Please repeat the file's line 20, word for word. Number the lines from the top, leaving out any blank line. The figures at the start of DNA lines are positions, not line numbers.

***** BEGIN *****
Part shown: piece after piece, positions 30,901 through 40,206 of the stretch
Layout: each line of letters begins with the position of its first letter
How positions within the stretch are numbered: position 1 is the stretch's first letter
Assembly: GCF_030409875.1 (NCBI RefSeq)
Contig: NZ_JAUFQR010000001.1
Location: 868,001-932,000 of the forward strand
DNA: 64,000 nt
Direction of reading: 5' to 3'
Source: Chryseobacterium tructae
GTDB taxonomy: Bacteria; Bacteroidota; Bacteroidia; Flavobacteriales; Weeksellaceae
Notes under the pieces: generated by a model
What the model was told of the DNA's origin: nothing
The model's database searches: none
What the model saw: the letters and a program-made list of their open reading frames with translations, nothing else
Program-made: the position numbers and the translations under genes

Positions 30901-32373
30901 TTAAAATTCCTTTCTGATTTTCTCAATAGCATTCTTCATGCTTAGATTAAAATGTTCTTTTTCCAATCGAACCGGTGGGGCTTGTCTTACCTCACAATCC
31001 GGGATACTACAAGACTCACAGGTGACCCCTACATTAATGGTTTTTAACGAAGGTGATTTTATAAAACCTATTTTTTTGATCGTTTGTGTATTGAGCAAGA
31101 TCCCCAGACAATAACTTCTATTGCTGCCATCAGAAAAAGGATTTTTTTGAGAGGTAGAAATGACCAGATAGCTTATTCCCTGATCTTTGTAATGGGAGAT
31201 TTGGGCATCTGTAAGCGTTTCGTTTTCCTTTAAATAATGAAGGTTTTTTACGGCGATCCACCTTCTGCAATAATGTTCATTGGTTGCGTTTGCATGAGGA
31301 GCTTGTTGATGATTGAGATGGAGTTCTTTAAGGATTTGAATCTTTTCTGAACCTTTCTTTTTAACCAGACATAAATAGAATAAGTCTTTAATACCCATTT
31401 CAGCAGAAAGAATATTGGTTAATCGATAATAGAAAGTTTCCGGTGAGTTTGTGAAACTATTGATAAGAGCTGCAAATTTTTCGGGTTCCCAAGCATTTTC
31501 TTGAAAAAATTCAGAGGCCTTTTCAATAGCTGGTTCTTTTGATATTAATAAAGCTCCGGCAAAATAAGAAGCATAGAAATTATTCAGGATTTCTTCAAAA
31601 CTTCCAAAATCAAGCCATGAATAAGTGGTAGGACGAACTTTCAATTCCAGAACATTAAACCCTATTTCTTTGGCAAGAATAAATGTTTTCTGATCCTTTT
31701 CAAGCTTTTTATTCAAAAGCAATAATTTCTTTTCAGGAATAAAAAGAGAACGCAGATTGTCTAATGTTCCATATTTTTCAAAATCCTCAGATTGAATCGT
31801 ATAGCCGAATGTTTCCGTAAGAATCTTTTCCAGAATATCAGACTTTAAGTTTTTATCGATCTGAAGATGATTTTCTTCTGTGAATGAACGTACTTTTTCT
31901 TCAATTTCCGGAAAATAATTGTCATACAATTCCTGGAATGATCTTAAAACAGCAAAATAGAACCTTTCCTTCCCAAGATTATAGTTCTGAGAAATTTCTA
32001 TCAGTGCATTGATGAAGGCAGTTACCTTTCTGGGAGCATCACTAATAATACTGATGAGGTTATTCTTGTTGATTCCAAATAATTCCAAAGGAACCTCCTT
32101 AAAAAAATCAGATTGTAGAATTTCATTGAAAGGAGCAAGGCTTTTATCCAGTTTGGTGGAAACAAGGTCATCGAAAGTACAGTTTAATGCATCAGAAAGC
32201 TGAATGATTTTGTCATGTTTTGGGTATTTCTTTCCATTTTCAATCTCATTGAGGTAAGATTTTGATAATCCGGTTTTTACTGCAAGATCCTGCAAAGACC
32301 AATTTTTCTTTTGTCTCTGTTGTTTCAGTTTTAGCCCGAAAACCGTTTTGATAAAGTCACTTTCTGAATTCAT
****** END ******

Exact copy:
31201 TTGGGCATCTGTAAGCGTTTCGTTTTCCTTTAAATAATGAAGGTTTTTTACGGCGATCCACCTTCTGCAATAATGTTCATTGGTTGCGTTTGCATGAGGA